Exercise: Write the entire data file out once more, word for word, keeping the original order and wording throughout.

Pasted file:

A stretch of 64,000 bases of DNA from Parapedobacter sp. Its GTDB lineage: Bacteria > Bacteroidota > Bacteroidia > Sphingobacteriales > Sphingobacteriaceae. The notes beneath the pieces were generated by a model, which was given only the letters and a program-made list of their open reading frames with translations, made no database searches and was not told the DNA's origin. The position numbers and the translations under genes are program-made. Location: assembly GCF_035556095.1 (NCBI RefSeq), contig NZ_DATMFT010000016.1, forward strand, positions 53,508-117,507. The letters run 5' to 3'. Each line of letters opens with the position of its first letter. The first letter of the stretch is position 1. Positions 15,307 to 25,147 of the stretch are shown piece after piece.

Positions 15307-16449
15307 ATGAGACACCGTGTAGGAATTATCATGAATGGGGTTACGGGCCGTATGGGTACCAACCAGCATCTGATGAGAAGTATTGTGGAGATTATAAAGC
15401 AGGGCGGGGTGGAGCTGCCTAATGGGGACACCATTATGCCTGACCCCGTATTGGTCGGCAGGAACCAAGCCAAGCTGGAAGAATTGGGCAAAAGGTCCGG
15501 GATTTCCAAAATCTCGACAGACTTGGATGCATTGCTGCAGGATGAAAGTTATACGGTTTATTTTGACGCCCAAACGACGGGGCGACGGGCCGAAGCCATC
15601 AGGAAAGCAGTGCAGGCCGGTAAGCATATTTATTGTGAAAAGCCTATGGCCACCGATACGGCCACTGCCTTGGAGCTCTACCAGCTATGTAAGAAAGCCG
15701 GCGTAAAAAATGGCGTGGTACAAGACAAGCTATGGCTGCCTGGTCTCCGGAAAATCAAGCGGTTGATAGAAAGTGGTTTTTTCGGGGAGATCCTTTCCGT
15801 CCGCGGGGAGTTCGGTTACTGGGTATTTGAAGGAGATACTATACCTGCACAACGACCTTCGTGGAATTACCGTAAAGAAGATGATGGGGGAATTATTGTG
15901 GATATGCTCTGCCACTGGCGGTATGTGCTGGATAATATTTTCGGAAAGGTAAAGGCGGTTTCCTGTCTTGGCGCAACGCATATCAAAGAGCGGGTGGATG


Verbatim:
A stretch of 64,000 bases of DNA from Parapedobacter sp. Its GTDB lineage: Bacteria > Bacteroidota > Bacteroidia > Sphingobacteriales > Sphingobacteriaceae. The notes beneath the pieces were generated by a model, which was given only the letters and a program-made list of their open reading frames with translations, made no database searches and was not told the DNA's origin. The position numbers and the translations under genes are program-made. Location: assembly GCF_035556095.1 (NCBI RefSeq), contig NZ_DATMFT010000016.1, forward strand, positions 53,508-117,507. The letters run 5' to 3'. Each line of letters opens with the position of its first letter. The first letter of the stretch is position 1. Positions 15,307 to 25,147 of the stretch are shown piece after piece.

Positions 15307-16449
15307 ATGAGACACCGTGTAGGAATTATCATGAATGGGGTTACGGGCCGTATGGGTACCAACCAGCATCTGATGAGAAGTATTGTGGAGATTATAAAGC
15401 AGGGCGGGGTGGAGCTGCCTAATGGGGACACCATTATGCCTGACCCCGTATTGGTCGGCAGGAACCAAGCCAAGCTGGAAGAATTGGGCAAAAGGTCCGG
15501 GATTTCCAAAATCTCGACAGACTTGGATGCATTGCTGCAGGATGAAAGTTATACGGTTTATTTTGACGCCCAAACGACGGGGCGACGGGCCGAAGCCATC
15601 AGGAAAGCAGTGCAGGCCGGTAAGCATATTTATTGTGAAAAGCCTATGGCCACCGATACGGCCACTGCCTTGGAGCTCTACCAGCTATGTAAGAAAGCCG
15701 GCGTAAAAAATGGCGTGGTACAAGACAAGCTATGGCTGCCTGGTCTCCGGAAAATCAAGCGGTTGATAGAAAGTGGTTTTTTCGGGGAGATCCTTTCCGT
15801 CCGCGGGGAGTTCGGTTACTGGGTATTTGAAGGAGATACTATACCTGCACAACGACCTTCGTGGAATTACCGTAAAGAAGATGATGGGGGAATTATTGTG
15901 GATATGCTCTGCCACTGGCGGTATGTGCTGGATAATATTTTCGGAAAGGTAAAGGCGGTTTCCTGTCTTGGCGCAACGCATATCAAAGAGCGGGTGGATG